I know it might be tempting to skip directly to this part of the article. If you have skipped ahead to this point, and not read the first several pages before getting here, STOP READING NOW, AND GO BACK TO THE BEGINNING! If you have read to this point from the beginning, I hope you see why it is so important that you consider all of the points we have covered up to now before considering how to challenge a closure order. I am an Eagle Scout; it is one of my proudest life accomplishments. When I joined the Boy Scouts, one of the first things I learned was the scout motto, “BE PREPARED.” This motto often factored into my activities in scouting; there is no way I ever would have gone camping in January without having considered all of the different issues associated with spending time in the forest in the middle of winter, i.e. what gear should I bring? What will the weather be like during the trip? What food should I pack? If I hadn’t considered these points, I easily could have been badly injured or killed, considering the extremes in temperature and weather which exist in January in Massachusetts where I grew up. In the same way, if you don’t consider all of the points I have thus far covered in this article before launching any effort to stop a closing, you are going to fail. It is not possible to challenge a closure order successfully running purely on emotion. If you want to, you can try to do that, but you will fail.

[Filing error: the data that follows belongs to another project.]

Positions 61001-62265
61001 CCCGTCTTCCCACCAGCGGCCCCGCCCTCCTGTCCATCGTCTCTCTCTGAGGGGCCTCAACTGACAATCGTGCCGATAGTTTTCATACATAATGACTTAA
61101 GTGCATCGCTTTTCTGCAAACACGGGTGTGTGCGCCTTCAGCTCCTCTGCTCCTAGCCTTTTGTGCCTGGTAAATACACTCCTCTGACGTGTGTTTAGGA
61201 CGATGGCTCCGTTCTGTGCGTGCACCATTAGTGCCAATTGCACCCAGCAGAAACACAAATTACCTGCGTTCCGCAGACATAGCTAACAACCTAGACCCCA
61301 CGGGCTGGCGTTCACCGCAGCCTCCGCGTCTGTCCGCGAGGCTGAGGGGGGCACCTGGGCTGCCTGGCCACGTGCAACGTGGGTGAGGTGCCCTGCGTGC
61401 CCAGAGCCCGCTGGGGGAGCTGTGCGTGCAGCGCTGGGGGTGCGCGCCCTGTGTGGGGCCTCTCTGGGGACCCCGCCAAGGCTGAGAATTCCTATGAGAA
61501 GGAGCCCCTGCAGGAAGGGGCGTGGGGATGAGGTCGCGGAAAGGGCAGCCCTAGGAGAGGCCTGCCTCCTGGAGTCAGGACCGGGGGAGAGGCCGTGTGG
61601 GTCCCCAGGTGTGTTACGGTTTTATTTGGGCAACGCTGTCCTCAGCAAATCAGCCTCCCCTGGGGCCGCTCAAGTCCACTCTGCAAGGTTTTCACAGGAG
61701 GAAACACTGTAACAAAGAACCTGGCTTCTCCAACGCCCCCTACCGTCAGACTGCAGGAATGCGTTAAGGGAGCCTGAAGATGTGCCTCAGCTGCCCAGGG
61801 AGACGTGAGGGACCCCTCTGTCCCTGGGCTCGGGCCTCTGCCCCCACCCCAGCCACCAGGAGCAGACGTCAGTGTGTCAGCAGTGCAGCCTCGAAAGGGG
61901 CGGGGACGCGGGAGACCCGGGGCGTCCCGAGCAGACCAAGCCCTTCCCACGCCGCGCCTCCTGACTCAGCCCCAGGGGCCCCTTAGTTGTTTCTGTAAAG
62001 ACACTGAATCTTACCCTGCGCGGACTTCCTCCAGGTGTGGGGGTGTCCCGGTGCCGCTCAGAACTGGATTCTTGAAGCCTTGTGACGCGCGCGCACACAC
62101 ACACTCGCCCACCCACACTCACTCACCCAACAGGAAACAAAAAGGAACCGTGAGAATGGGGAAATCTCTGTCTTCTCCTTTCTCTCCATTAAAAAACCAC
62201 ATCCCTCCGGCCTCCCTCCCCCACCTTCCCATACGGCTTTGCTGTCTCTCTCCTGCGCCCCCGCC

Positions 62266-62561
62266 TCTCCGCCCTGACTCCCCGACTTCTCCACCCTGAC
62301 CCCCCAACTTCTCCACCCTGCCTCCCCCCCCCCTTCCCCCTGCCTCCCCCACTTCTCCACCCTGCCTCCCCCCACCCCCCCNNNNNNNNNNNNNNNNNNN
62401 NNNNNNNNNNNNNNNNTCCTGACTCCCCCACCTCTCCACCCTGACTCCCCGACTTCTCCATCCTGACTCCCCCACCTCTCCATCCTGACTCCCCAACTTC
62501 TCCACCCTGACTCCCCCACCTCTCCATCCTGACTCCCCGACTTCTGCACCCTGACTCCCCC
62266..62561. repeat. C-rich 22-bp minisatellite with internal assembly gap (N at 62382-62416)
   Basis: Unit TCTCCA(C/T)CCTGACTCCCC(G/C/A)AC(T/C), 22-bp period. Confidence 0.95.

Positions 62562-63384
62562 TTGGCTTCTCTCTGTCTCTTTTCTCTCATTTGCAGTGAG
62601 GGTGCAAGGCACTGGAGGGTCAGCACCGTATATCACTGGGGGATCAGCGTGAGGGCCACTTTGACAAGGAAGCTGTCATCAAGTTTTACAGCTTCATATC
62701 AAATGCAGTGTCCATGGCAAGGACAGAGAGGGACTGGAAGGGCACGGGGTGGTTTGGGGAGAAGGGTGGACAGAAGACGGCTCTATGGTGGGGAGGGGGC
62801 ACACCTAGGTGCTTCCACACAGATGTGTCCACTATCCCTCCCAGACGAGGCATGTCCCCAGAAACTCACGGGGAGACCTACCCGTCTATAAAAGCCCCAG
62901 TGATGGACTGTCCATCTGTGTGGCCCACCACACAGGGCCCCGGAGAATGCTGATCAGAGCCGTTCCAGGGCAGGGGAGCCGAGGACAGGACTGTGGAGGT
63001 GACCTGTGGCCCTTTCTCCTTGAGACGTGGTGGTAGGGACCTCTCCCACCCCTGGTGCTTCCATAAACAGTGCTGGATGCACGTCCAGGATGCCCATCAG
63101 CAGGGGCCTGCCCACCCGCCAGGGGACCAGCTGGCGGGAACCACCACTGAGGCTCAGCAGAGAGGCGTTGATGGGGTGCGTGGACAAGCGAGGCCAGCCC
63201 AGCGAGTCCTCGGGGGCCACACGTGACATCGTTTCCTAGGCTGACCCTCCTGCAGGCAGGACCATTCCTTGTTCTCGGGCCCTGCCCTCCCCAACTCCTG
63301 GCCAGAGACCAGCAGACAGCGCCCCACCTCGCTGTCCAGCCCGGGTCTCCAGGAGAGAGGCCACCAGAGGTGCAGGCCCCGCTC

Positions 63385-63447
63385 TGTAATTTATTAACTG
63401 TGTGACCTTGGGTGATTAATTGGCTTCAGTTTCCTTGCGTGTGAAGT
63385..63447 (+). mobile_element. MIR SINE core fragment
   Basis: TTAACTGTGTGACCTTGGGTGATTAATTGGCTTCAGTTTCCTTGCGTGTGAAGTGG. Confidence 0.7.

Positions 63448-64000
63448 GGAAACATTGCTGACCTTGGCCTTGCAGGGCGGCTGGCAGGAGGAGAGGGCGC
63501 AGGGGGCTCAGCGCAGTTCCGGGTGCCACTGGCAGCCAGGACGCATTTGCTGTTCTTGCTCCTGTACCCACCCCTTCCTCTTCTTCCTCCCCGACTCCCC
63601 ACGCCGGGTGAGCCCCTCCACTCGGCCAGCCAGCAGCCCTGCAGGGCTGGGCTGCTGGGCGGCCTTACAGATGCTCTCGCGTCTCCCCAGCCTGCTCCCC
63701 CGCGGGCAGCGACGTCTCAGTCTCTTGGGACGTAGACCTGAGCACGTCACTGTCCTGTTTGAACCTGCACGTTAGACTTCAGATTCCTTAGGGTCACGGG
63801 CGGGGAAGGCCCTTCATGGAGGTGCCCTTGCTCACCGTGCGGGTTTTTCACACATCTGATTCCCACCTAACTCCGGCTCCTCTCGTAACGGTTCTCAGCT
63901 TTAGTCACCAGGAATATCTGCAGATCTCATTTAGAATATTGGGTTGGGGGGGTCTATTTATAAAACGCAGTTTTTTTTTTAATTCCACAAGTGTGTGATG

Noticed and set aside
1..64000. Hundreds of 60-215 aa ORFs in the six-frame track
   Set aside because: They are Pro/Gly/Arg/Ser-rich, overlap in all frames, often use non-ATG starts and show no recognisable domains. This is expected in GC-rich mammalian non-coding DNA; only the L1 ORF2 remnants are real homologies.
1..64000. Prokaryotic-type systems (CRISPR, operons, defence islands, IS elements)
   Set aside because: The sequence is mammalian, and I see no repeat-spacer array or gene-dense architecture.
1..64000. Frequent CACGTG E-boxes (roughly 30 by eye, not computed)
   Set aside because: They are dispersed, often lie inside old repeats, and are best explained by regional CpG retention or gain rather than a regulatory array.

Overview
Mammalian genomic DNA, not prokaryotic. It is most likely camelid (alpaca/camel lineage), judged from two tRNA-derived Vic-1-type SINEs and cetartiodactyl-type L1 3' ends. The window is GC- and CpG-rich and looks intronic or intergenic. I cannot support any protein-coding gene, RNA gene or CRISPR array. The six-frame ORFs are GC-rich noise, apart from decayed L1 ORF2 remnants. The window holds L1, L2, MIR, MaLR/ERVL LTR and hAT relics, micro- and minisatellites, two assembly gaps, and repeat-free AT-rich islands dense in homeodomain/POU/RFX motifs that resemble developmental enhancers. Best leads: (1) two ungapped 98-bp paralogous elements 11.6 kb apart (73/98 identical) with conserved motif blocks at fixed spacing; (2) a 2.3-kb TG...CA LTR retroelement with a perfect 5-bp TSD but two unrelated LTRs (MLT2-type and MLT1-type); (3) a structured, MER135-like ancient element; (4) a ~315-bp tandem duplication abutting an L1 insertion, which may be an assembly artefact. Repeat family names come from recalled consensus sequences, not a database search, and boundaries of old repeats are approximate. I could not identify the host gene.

Assuming now that you are in the proper mindset, (i.e. you want to challenge the closure you face for the right reasons as outlined above,) and that you’ve carefully considered the strengths and weaknesses of your parish and/or church, you are now ready to act. The key part of acting successfully in this context is forming a plan of action, and then executing that plan. I have found that the best way to do this is to work backwards, i.e. start with the goal you wish to achieve, and then plan backwards from there, taking into account all of the smaller steps that will be needed to accomplish that goal, and the steps that will be required to accomplish each of those smaller steps. I know that may sound overwhelming, but if you take things one step at a time, breathe deeply, and pray to God for guidance, you can achieve your goals. Remember, Rome literally wasn’t built in a day. If those who constructed the city over many centuries stopped to think about the complications they might face in the time between the turning of the first shovel full of dirt at the city’s inception and the time when Rome was the most important city in the known world, they would have most likely given up on the spot. Remember as you move forward with efforts to save your parish/church that this is not a sprint; contesting a closure is one of the most grueling marathons you will ever undertake in life, and a large part of successfully finishing the race is having the proper mindset throughout.